You know that feeling you get when you are trying to think of a name -- a person or an institution, perhaps -- but you just can't get it to pop into focus? The hard drive in your mind spins and spins and you can see hints at the data you're seeking, but not the real thing.
Trust me, this happens more when you pass 60 years of age.
It's even more disconcerting when this happens while you are on the air doing radio or a podcast, as I was again earlier this week chatting with "Crossroads" host Todd Wilken. (Click here to tune that in.) We were talking about the late Phyllis Schlafly and the fact that she was the rare moral and cultural conservative who won a major political -- repeat "political" -- battle in the public square. However, she lost her larger war with the most powerful principalities and powers in our land. As I wrote in my earlier post:
... She won her battle against the ERA, but lost the much larger war with Hollywood, trends in public education and the all-powerful worldview of shopping malls from coast to coast.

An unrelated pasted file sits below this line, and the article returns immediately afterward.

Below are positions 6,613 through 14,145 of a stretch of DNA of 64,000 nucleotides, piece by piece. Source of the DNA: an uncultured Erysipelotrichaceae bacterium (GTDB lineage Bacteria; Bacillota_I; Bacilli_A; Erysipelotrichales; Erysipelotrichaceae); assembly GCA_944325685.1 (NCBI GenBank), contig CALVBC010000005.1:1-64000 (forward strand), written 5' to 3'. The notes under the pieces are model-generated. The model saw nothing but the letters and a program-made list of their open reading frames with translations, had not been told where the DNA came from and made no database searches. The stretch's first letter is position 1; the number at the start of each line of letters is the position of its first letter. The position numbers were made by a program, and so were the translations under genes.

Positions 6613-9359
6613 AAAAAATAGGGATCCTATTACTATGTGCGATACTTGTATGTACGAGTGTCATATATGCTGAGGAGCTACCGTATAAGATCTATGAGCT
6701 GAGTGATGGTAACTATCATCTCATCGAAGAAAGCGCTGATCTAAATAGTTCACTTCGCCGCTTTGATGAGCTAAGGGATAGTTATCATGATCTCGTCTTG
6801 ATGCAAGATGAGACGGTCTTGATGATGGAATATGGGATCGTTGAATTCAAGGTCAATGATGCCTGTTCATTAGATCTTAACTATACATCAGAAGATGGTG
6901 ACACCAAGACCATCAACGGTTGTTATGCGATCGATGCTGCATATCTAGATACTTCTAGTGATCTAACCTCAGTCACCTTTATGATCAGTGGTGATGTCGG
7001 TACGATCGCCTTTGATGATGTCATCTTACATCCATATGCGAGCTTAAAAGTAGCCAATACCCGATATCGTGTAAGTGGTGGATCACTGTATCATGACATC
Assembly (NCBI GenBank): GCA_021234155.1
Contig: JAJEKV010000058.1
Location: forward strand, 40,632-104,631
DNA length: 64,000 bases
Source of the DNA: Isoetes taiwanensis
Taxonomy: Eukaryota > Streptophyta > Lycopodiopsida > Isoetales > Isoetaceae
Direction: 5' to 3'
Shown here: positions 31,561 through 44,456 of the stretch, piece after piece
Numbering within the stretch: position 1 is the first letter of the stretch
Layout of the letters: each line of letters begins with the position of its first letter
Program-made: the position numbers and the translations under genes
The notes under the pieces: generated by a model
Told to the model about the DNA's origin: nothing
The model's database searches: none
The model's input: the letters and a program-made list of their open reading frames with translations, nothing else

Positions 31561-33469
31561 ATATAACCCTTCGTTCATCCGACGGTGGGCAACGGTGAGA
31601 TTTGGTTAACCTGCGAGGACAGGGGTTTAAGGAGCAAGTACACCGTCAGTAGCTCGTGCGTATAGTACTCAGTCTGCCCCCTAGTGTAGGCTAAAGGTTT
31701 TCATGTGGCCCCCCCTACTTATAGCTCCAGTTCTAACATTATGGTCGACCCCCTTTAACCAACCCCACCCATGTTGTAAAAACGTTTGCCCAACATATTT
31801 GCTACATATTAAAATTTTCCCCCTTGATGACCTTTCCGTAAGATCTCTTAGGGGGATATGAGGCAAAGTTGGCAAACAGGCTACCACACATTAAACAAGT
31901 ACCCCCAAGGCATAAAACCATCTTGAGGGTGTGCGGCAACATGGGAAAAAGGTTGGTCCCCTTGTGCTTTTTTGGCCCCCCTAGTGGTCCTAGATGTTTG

Of course, Schlafly's other major accomplishment in life was helping create a large space for religious and cultural conservatives inside the big tent of the modern Republican Party. In many ways, she was -- as a wealthy Catholic woman who was Phi Beta Kappa in college and later earned a law degree -- a unique rebel against the GOP Country Club establishment that found many of her causes embarrassing (and still does).
This is one place where I thought the mainstream obits missed an opportunity to probe a bit deeper. No one is surprised that the left hated this woman.
Now, I was trying to think of a young, popular, post-feminist figure in American pop culture who stands for the whole concept that being "hot," "edgy" and even "nasty" is a sign of empowerment, if not enlightenment, for girls.
In other words, I was trying to think of Taylor Swift. Since I am old, what came out -- as you'll hear in the podcast -- was a reference to Madonna. Talk about embarrassing.